Weekly Wrap Up
March 14-20, 2022
Weekly Wrap Up March 14-20, 2022
The movie War Dogs the other day got us thinking about how emergency managers conduct our procurement process. War Dogs is based on a true story of two kids from Flordia that became international arms dealers, selling arms to the United States Department of Defense. The part of the movie that got us thinking was how they used the Department of Defence procurement to enter into business. For the record, the film is not 100%; however, if you listen to the NPR story The Accidental Arms Dealer, you will get the picture of how it worked.
The takeaway from the NPR story was not about arms sales. It is having a working understanding of how the federal government conducts its procurement process. This will help you with traversing the Public Assistance process. It is not every day that you get to talk about the process with experts in the field, and Todd was able to sit down with Randy Fuss with Doosan Bobcat. They chatted about contracts and relationships. It is always good to have that relationship with a service provider before a crisis arises.
What to Read
Sarah K. Miller
Many of us grew up during the Cold War. We spent a lot of time worrying about what we would do if our respective politicians lost their minds and pressed the nuclear button, sending us all diving under our desks or into bomb shelters. We’ve continued to worry about the nuclear abilities of other nations, particularly North Korea, but by and large, preparing local communities for war went away with the switch from Civil Defense to Emergency Management. Now we crawl under our desks for earthquakes (which might actually protect us) and head for tornado shelters instead of fall-out shelters…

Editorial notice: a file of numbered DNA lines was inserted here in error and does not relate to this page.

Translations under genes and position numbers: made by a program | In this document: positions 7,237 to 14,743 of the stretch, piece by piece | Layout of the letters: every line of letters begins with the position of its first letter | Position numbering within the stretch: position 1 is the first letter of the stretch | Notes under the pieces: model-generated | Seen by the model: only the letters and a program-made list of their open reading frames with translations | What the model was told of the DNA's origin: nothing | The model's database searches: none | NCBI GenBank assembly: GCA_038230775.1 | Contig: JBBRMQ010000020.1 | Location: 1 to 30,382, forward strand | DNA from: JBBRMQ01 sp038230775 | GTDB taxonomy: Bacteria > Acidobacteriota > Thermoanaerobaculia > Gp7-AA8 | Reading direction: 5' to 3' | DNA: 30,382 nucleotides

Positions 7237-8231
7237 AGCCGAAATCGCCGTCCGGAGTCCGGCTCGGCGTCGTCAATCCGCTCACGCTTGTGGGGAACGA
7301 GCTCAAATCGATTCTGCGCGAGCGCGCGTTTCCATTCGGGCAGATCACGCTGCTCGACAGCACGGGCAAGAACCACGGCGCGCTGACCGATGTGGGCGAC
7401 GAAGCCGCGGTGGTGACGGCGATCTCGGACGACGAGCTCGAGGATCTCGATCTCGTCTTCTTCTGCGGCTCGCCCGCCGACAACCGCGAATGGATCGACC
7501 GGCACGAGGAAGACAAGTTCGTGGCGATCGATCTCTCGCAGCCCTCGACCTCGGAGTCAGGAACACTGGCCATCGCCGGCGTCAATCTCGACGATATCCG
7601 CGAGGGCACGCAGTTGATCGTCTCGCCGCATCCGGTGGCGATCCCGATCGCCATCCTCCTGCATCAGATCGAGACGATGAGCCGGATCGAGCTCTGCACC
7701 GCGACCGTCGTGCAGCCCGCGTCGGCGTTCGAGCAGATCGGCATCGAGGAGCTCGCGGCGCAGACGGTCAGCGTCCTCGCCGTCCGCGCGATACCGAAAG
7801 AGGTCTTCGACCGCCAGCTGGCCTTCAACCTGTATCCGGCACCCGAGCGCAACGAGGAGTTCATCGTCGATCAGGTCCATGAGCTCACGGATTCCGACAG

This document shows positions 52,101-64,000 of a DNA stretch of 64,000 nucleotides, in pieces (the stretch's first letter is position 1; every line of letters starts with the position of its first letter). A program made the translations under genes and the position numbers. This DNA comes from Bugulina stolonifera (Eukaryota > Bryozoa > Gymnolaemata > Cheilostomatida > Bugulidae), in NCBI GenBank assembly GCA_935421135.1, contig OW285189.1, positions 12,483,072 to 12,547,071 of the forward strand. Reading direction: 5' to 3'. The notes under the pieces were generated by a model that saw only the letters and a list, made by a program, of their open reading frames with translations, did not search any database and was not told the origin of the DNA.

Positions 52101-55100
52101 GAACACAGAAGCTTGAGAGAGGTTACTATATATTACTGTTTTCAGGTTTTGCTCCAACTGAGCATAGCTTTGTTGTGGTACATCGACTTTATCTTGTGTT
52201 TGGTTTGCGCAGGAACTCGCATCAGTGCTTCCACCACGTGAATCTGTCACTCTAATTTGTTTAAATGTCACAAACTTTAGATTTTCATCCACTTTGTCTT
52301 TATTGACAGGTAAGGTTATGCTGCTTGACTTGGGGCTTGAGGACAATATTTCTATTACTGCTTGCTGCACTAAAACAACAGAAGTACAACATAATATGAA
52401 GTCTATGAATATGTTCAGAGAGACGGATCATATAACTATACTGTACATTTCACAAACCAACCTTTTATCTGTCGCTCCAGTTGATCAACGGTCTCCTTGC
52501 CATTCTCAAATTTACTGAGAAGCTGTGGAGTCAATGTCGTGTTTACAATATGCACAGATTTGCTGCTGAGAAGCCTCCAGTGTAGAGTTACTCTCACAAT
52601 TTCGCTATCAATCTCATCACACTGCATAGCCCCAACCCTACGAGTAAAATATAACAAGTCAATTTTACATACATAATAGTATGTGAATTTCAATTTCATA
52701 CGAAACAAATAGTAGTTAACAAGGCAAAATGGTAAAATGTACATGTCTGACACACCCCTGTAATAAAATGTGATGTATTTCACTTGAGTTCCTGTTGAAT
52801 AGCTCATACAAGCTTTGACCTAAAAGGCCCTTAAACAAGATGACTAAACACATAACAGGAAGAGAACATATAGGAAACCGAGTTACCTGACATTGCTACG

Todd De Voe:
The debates rage on social media. Do emergency managers need a college degree? Now for full disclosure, I am an academic. I write papers and explore the problems we face as emergency and crisis managers. Do I bring a bias to this debate? Yes, I do. However, I would argue that I bring years of experience and education to the conversation. Before judging the topic, hear me out, and I would like to read your opinions in the comment section…
The profession of emergency management is evolving. We are moving away from the lights and sirens of public safety and expanding the idea of what emergency management ought to be.
When we talk about Emergency Management, what are we talking about? What does this emergency management system look like to the public we serve? Emergency management is changing, and it is time we challenge the current leaders in the profession to grow.